I’m definitely energy and audience-driven, as we focus on basically striking with the force of a hurricane live. We try to keep the performance tight, fast, and intense. That being said I am a pretty theatric guy by nature, and I don’t see the two to be opposite. We’ve added more thematic visual stuff to the stage presentation for the upcoming record cycle but we aren’t planning on dialing down the energy anytime soon.
When it comes to performing, what are your favorite sort of venues to play in, and what are your favorite areas to tour? If you could tour with any other band in the world who would it be and why? What are some of your favorite memories of touring?
My favorite sorts of venues are those with good sound and filled with people, haha. I don’t care much about the place so much as the energy and the feeling. I’m playing music for people, not places!
I love touring in Europe though because it is typically nicest in terms of touring logistics (food, travel, housing, comfort), which makes a huge difference when the road is your whole life for a month or over at a time, and I also know a fair deal about the history that interests me. Well if I could tour with any band ever, I’d choose the ‘86 incarnation of Slayer or maybe ‘80-81 Black Sabbath. Iron Maiden/Judas Priest are of course top choices as well. There are many.
If you could play any anywhere, with anyone, in the world, dead or alive, who and where would it be?
Isn’t that rather similar to the previous question?
What would you say are your biggest influences when it comes to art and music? Are there any bands that you would say struck you with the chord that inspired you to peruse your current path of musical aspirations?
Well yes, the beginnings of classic heavy metal and many hard rock classics as well. When I was younger and first discovering this music, it was like a lightning rod for me. Sabbath, Zeppelin, Priest, Maiden, Metallica, Slayer, Kreator, Bathory, this is some of my standard list that I’ve been listening my whole career, but there is so much else, metal and otherwise, which collectively forms my inspiration
How would you describe the composition of a typical track within your musical group? Do you have primary songwriters, or do you each take time writing individual tracks and bring them to the rest of the group to flesh out, or do you jam tracks out in a live sort of setting?
It varies by song. Some, like “Silhouettes” or “When the Guns Fell Silent” started with a lyric or title from me, maybe a structural idea, and then music formed around it. Others, like “Shellfire” or “Divinity of Flesh”, Adam or Carlos would have the better part of a whole song written out musically and it was my challenge to create fitting lyrics for it. Others followed a blend of these approaches.
Interview continues past the music video!
When you write music there is a lot of trial and error. Would you consider yourself a person who goes into production with a defined sound in mind, and you work at it until you achieve the closest to the results in your head? Or would you consider yourself more of a person who feels and grooves music, letting songs progressively evolve and define themselves throughout the creation?
Definitely the first one. I am a vocalist but do not play an instrument (though I know some things of theory).
Who have been some of your biggest influences when it comes to growling and harsh vocals? Do you have any techniques you use to help keep yourself from burning out your throat on the tour?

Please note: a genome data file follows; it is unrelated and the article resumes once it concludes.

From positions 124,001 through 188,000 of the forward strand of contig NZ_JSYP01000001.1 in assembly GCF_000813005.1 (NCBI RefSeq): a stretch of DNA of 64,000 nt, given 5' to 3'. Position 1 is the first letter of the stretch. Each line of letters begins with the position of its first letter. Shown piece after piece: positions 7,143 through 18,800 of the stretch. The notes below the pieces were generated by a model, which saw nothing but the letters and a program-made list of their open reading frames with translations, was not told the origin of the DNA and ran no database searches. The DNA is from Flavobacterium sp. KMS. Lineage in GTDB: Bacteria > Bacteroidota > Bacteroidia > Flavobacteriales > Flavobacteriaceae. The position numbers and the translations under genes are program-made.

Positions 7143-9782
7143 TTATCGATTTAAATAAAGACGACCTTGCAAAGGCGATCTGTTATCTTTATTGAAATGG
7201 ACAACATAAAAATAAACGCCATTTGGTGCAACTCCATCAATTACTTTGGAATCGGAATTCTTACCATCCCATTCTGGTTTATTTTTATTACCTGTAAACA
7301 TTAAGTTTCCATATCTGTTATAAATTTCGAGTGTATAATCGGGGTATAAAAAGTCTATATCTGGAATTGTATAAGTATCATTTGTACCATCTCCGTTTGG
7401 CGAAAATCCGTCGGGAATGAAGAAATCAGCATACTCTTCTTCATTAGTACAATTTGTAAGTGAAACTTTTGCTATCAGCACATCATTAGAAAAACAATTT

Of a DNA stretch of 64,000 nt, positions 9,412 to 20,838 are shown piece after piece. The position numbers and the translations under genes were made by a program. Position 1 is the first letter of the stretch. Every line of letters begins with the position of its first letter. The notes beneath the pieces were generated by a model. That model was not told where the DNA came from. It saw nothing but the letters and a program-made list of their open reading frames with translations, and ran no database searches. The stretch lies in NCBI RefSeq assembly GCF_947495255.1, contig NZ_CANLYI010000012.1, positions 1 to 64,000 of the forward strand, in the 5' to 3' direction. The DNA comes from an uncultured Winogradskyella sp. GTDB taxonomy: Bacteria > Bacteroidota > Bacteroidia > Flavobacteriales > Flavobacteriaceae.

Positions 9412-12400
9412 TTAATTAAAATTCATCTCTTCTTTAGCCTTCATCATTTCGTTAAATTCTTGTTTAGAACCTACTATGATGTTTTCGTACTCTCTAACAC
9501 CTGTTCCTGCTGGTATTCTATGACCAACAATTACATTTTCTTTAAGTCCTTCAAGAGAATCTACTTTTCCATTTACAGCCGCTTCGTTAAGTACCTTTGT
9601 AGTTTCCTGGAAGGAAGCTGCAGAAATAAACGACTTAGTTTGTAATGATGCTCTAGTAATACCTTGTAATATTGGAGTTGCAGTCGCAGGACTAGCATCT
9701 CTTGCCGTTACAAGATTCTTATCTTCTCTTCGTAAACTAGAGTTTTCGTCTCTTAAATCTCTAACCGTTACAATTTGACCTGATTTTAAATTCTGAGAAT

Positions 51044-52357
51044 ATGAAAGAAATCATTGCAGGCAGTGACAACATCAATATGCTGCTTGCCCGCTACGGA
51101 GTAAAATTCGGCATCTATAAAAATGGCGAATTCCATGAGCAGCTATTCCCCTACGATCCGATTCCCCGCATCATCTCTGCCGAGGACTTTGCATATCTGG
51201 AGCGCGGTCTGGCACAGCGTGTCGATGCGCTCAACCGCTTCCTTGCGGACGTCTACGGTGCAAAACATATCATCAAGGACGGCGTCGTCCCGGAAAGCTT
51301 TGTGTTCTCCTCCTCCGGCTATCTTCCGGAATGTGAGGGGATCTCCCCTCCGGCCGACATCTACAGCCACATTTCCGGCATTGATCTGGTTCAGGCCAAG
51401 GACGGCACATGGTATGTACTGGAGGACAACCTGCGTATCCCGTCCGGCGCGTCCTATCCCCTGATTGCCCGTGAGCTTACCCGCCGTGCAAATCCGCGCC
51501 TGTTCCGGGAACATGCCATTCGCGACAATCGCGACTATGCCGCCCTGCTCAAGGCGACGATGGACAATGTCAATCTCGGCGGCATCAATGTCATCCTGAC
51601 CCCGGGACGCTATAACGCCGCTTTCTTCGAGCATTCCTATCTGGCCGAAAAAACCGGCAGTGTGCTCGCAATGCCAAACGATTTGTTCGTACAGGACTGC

For vocals some of my influences are Tom Araya, Mille Petrozza, Steve Reynolds (Demolition Hammer), Rob Urbanati (Sacrifice), Quorthon, Rob Halford. I try to sing as close to proper singing technique as I can but due to the harsh nature of it, I just hurt sometimes. Basically my main technique is “Be Tough”, and my endurance has grown a lot through the years.
Outside of Metal, what other genres could you see yourself composing music in? Or should I say, do you see yourself inspired by?
For me to make music in, I’d say Rock or some kind of ancient Folk. Those would probably be the best suited to me and my mindset, but since I’ve spent so many years developing this harsh vocal style that I think is pretty recognizable as my own, I will probably just stay a metal musician.
What sort of new bands have come out in recent years that have caught your attention? Is there any bands out there you see yourself, or would like to, remix or collaborate with in the future?
A lot of the other new bands are putting out great music. I have to put out special mention to Vektor, Exmortus, Power Trip, and Havok for putting out in my opinion top-quality metal music and performance in recent times.
“Remix” is a word you’ll never hear us use, haha.
Outside of music, what are some of your favorite past times and emotional engagements?
I love travel, reading, learning about interesting stuff, strategy PC games, and any kind of intellectual conversation usually. I have an overactive mind and sometimes it just sort of takes me on a ride for a while. I have a wonderful fiancé whom I live with in the San Fernando valley with our fat and lazy cats.
How bout giving one strange or interesting insight about each member of the band to our audience?
Adam Carroll was at a Buddy Guy show when he was maybe 5 years old, was brought on stage, and Buddy Guy used his hand as a guitar pick.
Carlos Cruz plays Drums, Guitar, Bass, Keys, and produces. All of this stuff played into this last album. Really talented musician
Chase Becker I have known for about 10 years, and he’s always been a total shredder. One of the most solid dudes ever. Last name- no relation.
Jessie Sanchez is a real comedian and one of the most happy-go-lucky people you will ever meet. He plays in several bands and just loves people, I think.
Thank you so much for participating in this episode of Infidel Interview. Any parting words for your fans, or my audience?
Thanks for checking us out, and remember to keep the riffage going and play it loud! Over and out